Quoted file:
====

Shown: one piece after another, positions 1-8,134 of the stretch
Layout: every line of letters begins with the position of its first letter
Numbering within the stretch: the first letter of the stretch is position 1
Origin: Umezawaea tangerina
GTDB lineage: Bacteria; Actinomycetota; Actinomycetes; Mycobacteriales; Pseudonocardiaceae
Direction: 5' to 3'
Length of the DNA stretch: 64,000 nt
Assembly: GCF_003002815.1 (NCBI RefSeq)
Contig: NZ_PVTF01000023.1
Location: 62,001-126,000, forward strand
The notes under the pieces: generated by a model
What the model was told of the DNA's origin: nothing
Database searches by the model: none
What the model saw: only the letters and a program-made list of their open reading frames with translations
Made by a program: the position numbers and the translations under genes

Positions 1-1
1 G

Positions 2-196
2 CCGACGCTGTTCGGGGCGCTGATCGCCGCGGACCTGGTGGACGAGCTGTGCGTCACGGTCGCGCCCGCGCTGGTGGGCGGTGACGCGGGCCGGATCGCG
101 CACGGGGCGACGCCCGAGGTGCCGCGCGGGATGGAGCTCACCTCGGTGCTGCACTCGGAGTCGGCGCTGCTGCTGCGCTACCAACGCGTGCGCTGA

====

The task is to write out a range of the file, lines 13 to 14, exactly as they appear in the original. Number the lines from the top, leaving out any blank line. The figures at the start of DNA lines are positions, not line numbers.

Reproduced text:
Database searches by the model: none
What the model saw: only the letters and a program-made list of their open reading frames with translations